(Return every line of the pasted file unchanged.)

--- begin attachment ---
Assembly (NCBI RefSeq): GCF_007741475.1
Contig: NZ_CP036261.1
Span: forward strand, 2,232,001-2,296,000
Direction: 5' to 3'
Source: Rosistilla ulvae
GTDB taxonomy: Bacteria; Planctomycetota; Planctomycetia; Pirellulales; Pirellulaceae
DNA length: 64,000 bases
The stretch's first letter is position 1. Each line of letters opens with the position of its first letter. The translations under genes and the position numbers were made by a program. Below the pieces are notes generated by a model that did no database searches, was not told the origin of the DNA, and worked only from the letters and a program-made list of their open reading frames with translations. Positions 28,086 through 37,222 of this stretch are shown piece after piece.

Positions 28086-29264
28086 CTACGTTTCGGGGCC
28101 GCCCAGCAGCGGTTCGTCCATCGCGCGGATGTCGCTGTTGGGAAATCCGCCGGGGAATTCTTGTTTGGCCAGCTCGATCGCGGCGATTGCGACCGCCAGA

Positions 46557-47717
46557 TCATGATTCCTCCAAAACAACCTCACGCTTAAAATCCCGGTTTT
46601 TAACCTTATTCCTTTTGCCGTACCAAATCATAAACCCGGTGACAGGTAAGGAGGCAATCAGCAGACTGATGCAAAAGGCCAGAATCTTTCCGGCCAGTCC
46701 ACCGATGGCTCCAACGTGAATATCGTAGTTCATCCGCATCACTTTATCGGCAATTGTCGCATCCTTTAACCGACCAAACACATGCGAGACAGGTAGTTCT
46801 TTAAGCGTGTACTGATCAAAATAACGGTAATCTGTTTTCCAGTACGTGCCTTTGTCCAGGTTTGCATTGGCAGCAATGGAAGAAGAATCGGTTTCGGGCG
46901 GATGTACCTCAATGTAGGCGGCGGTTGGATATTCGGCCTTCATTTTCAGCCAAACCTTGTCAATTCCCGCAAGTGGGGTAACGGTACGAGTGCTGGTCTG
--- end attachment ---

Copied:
Assembly (NCBI RefSeq): GCF_007741475.1
Contig: NZ_CP036261.1
Span: forward strand, 2,232,001-2,296,000
Direction: 5' to 3'
Source: Rosistilla ulvae
GTDB taxonomy: Bacteria; Planctomycetota; Planctomycetia; Pirellulales; Pirellulaceae
DNA length: 64,000 bases
The stretch's first letter is position 1. Each line of letters opens with the position of its first letter. The translations under genes and the position numbers were made by a program. Below the pieces are notes generated by a model that did no database searches, was not told the origin of the DNA, and worked only from the letters and a program-made list of their open reading frames with translations. Positions 28,086 through 37,222 of this stretch are shown piece after piece.

Positions 28086-29264
28086 CTACGTTTCGGGGCC
28101 GCCCAGCAGCGGTTCGTCCATCGCGCGGATGTCGCTGTTGGGAAATCCGCCGGGGAATTCTTGTTTGGCCAGCTCGATCGCGGCGATTGCGACCGCCAGA

Positions 46557-47717
46557 TCATGATTCCTCCAAAACAACCTCACGCTTAAAATCCCGGTTTT
46601 TAACCTTATTCCTTTTGCCGTACCAAATCATAAACCCGGTGACAGGTAAGGAGGCAATCAGCAGACTGATGCAAAAGGCCAGAATCTTTCCGGCCAGTCC
46701 ACCGATGGCTCCAACGTGAATATCGTAGTTCATCCGCATCACTTTATCGGCAATTGTCGCATCCTTTAACCGACCAAACACATGCGAGACAGGTAGTTCT
46801 TTAAGCGTGTACTGATCAAAATAACGGTAATCTGTTTTCCAGTACGTGCCTTTGTCCAGGTTTGCATTGGCAGCAATGGAAGAAGAATCGGTTTCGGGCG
46901 GATGTACCTCAATGTAGGCGGCGGTTGGATATTCGGCCTTCATTTTCAGCCAAACCTTGTCAATTCCCGCAAGTGGGGTAACGGTACGAGTGCTGGTCTG